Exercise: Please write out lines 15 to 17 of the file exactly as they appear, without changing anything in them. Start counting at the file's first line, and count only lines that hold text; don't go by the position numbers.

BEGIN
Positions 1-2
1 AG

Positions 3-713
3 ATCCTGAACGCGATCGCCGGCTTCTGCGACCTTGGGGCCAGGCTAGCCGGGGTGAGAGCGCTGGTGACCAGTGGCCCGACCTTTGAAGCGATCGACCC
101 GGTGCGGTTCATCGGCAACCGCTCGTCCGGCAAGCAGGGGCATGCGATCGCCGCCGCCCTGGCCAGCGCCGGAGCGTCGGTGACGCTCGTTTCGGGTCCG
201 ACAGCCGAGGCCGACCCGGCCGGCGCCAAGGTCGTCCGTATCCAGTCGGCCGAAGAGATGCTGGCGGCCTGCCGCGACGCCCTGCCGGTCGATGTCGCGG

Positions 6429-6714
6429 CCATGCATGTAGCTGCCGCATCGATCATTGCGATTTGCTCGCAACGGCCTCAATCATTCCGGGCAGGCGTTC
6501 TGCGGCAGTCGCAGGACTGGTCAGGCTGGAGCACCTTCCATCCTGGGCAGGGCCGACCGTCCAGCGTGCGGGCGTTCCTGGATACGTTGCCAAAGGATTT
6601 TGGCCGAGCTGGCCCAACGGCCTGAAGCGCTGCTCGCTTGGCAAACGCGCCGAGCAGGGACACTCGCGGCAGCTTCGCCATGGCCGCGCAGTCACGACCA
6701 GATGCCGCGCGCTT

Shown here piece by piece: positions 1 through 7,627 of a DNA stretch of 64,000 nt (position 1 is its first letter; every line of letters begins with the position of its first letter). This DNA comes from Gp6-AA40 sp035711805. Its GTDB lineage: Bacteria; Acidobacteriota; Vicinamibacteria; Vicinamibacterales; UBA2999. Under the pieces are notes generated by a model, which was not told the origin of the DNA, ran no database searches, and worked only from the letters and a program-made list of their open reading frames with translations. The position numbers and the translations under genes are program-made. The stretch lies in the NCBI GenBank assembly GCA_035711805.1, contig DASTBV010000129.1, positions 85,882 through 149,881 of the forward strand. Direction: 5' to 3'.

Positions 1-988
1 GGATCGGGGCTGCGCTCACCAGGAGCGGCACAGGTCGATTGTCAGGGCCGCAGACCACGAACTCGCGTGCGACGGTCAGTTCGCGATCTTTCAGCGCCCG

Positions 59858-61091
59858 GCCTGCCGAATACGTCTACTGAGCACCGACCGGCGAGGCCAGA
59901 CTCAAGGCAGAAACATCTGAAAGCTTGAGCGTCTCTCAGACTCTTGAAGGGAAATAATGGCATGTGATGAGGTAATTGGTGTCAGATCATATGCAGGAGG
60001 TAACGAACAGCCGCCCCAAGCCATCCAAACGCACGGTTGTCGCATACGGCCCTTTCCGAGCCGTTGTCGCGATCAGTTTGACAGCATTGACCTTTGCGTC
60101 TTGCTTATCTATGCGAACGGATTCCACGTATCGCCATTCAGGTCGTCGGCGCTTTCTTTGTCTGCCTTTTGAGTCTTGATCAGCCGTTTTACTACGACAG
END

Positions 59858-61091
59858 GCCTGCCGAATACGTCTACTGAGCACCGACCGGCGAGGCCAGA
59901 CTCAAGGCAGAAACATCTGAAAGCTTGAGCGTCTCTCAGACTCTTGAAGGGAAATAATGGCATGTGATGAGGTAATTGGTGTCAGATCATATGCAGGAGG